[The medical-psychiatric unit: added value for patients, physicians and hospitals].

Abstract

Physical and mental illnesses commonly occur together. The quality of physical care in institutions for mental health in the Netherlands is not guaranteed. The cases of a 63-year-old woman with a schizoaffective disorder and diabetes mellitus who became delirious after surgery and a 76-year-old suicidal man with a psychotic disorder due to hydrocobalamine deficiency after major heart surgery show that the so-called medical-psychiatric unit, which is a part of the Psychiatric Department of a general hospital, may have several advantages in the treatment of combined physical and mental disorders. Both patients were admitted to such a unit. In this way, the internist of the first patient could continue to treat her and she could be treated with an infusion, urinary catheter and gastric intubation; in addition, laboratory investigations could be performed. The second patient, whose safety required primary attention, could also be treated for his somatic disorders and a delirium could be ruled out. His family was assisted in recovering from their traumatic life experience caused by his suicide attempt.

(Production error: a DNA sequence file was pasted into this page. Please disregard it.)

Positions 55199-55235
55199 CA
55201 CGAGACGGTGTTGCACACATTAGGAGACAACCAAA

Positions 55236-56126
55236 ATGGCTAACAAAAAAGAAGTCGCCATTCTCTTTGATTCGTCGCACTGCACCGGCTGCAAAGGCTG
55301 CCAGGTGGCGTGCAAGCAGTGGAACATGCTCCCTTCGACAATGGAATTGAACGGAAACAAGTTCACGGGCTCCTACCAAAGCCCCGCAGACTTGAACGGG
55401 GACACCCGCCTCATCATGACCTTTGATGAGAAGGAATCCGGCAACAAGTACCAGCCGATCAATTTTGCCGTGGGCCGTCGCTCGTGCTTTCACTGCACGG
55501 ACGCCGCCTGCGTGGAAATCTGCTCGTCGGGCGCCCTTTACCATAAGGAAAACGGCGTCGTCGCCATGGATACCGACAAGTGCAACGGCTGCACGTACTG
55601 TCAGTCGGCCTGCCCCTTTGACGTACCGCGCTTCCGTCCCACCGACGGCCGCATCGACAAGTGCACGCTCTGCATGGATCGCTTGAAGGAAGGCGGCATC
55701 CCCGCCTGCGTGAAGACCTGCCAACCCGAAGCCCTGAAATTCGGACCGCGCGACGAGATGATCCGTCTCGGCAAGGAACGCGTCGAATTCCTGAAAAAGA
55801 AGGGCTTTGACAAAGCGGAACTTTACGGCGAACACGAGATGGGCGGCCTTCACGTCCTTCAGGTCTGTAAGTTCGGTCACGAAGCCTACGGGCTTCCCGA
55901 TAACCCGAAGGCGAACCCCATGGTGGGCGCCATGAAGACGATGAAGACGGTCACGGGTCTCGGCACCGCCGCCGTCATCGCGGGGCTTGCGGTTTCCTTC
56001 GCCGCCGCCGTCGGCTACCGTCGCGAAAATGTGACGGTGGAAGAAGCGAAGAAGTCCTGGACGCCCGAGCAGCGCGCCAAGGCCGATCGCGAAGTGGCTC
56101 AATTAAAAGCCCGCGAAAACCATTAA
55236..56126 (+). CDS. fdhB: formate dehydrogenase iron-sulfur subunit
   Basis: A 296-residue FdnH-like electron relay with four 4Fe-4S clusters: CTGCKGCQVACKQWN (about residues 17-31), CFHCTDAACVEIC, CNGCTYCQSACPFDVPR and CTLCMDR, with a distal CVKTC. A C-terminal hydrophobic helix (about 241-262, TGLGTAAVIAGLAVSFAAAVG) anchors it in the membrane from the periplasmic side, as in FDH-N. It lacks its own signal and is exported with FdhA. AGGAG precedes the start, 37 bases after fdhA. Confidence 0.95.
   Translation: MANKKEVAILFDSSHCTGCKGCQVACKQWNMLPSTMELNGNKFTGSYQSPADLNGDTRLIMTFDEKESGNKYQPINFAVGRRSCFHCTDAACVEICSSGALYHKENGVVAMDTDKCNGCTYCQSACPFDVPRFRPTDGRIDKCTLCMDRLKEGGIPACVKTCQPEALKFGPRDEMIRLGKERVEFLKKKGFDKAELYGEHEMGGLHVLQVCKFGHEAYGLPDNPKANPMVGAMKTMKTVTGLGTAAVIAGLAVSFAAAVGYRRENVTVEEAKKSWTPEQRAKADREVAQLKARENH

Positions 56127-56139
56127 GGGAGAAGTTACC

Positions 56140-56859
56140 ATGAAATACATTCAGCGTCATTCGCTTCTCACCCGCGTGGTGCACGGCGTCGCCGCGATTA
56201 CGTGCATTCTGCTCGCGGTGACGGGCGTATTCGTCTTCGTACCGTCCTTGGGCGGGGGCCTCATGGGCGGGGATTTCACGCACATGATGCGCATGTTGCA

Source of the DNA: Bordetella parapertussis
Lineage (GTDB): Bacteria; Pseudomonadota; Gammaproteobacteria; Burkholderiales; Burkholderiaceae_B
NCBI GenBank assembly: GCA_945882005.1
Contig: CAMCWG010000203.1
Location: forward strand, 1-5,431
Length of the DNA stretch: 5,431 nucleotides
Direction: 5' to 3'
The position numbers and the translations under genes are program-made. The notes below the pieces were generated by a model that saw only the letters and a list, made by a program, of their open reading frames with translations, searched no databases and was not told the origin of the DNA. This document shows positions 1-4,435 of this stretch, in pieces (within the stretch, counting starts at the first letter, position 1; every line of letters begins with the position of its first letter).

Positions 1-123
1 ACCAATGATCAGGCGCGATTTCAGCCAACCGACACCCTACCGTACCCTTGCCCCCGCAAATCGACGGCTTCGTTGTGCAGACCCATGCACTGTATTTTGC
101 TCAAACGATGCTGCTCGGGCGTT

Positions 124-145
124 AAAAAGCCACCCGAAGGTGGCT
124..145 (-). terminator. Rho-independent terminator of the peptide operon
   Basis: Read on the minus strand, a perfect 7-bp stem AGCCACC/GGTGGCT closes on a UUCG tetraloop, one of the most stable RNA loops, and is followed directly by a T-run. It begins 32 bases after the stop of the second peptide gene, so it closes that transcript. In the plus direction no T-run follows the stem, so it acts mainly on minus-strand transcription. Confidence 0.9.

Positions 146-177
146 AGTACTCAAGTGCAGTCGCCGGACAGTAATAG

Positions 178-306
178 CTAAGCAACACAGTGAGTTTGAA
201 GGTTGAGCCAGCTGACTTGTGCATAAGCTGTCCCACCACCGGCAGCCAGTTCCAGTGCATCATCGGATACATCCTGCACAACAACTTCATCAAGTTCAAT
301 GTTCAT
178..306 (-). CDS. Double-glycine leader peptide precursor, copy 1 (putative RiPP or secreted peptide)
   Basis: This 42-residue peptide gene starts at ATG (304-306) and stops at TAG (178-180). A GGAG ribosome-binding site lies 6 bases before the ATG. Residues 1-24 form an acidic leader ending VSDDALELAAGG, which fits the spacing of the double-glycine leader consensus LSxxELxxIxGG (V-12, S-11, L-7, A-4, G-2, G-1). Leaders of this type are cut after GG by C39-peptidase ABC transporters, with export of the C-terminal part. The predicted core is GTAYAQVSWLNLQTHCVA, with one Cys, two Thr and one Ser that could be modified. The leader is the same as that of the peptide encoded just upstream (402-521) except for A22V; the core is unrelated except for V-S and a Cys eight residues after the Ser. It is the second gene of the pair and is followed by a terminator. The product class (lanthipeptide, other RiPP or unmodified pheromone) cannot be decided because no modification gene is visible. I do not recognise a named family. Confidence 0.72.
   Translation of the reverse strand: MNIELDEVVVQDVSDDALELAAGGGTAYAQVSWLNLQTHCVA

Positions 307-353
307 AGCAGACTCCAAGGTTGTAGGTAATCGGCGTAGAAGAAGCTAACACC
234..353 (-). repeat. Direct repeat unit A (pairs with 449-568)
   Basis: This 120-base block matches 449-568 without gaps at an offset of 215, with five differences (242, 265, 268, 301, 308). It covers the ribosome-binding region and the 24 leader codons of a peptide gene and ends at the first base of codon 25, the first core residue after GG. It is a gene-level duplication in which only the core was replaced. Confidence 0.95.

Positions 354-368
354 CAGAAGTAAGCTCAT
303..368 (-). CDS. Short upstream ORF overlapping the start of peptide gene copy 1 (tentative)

Cite this paper

@article{Waarde2004TheMU, title={[The medical-psychiatric unit: added value for patients, physicians and hospitals].}, author={Jeroen A. van Waarde and Christoph Richter and Martina Mueller and Bas Verwey}, journal={Nederlands tijdschrift voor geneeskunde}, year={2004}, volume={148 5}, pages={209-11} }